# Video: Determining the Speed of a Wave Pulse along a String

A string with a linear mass density of 0.0060 kg/m is tied to the ceiling and a mass of 20 kg is tied to the free end of the string. The string is plucked, sending a pulse down the string. Find the speed of the pulse down the string.

02:30

### Video Transcript

A string with a linear mass density of 0.0060 kilograms per meter is tied to the ceiling, and a mass of 20 kilograms is tied to the free end of the string. The string is plucked, sending a pulse down the string. Find the speed of the pulse down the string.

In this statement, we’re told that the linear mass density of the string is 0.0060 kilograms per meter; we’ll call that 𝜇. We’re told that a mass of 20 kilograms is tied to one end of the string; we’ll call that value 𝑚. We want to know when the string is plucked, what is the speed of the pulse that moves down the string, which we’ll call 𝑣?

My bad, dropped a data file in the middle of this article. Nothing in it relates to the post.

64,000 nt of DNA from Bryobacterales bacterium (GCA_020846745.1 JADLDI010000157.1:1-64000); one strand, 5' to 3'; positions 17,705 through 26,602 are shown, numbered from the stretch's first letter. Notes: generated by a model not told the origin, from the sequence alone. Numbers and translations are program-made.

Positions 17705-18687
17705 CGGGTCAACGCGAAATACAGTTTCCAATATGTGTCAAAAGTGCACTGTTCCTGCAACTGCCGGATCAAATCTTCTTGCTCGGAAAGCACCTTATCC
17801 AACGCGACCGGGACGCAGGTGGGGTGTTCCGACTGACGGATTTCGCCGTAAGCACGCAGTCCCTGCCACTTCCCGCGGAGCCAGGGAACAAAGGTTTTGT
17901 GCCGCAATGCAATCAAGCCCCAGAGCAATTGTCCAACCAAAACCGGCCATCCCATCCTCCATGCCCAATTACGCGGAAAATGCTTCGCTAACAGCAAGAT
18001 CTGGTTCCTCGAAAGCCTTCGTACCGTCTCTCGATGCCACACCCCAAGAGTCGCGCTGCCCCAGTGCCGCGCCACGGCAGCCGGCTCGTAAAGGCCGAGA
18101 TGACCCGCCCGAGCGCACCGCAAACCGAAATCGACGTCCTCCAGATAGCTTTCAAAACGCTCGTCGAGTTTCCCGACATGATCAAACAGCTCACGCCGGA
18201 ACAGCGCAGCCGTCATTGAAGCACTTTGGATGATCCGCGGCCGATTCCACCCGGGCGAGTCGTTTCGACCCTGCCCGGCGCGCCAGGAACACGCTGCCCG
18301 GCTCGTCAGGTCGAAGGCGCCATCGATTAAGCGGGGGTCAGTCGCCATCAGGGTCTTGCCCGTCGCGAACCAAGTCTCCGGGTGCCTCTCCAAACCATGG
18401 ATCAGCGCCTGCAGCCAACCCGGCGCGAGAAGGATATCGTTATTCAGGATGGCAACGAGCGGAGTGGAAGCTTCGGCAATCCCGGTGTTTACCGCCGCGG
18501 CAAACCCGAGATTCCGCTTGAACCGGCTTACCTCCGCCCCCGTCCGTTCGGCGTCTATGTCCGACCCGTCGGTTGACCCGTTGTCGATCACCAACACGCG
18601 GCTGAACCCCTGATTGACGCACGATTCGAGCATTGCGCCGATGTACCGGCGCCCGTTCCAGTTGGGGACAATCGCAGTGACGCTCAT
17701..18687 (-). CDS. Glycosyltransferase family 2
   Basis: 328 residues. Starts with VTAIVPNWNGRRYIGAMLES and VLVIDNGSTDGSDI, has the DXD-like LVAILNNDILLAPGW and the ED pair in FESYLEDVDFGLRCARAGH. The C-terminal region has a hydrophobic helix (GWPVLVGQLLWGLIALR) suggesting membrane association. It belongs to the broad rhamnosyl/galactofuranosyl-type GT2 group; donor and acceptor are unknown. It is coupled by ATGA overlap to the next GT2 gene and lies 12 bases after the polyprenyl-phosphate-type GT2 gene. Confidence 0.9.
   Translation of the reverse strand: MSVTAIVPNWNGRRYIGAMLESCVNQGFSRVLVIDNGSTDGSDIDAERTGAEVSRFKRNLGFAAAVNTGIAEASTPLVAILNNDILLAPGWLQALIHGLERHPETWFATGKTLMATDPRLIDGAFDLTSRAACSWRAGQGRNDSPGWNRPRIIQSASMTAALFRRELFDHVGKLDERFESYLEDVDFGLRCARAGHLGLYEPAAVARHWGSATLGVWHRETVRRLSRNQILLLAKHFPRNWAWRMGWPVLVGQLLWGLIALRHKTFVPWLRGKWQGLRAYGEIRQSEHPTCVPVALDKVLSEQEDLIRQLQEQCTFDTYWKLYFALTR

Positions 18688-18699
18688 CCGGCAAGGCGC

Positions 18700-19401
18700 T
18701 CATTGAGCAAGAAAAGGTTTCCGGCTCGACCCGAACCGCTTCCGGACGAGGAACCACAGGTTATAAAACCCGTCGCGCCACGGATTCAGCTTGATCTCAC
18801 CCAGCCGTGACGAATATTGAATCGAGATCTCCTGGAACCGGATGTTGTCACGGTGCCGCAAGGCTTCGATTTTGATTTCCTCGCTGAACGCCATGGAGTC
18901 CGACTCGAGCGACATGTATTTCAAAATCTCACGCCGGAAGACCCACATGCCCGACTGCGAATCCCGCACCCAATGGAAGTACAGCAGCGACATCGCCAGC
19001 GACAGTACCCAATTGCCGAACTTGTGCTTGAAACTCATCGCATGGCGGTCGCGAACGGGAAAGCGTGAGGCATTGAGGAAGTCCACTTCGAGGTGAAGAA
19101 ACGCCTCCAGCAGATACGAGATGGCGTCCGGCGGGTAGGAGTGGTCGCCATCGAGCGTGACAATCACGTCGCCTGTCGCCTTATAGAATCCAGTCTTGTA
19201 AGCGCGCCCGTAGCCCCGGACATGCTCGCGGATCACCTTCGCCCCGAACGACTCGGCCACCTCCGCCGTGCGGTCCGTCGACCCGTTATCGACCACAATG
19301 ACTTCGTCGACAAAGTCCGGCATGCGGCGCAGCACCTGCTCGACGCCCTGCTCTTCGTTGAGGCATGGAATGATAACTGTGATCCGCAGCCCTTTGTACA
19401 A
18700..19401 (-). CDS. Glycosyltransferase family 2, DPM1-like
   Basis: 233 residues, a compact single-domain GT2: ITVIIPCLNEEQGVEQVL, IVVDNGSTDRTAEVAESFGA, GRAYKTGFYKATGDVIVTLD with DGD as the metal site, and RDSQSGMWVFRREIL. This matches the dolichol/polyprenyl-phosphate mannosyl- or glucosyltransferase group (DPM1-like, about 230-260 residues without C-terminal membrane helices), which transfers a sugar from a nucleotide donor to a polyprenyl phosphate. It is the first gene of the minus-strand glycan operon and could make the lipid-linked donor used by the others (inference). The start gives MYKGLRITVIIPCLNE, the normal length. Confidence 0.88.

To begin, let’s draw a diagram of the situation. We have a string with one end tied to a ceiling and the other end fixed to a mass of value 20 kilograms. This mass puts the string under tension. When the string is plucked, a pulse travels down the string with some speed that we’ve called 𝑣, and it’s that speed we want to solve for.

Let’s recall the relationship between speed, tension, and linear mass density, 𝜇. Wave speed, 𝑣, is equal to the square root of the tension force acting on a string along its length divided by its linear mass density, 𝜇. Applying this relationship to our scenario, wave speed 𝑣 is equal to the square root of the tension force which is created by the weight force of the mass.

Therefore, this force is the mass itself multiplied by the acceleration due to gravity, 𝑔. That tension force is divided by 𝜇. We assume here that 𝑔 is exactly 9.8 meters per second squared. We’re given values of 𝑚 and 𝜇 and can plug in for the three variables in this equation. When we compute this square root, we find that the wave speed along the string, to two significant figures, is equal to 180 meters per second. That’s how fast the pulse travels down the string.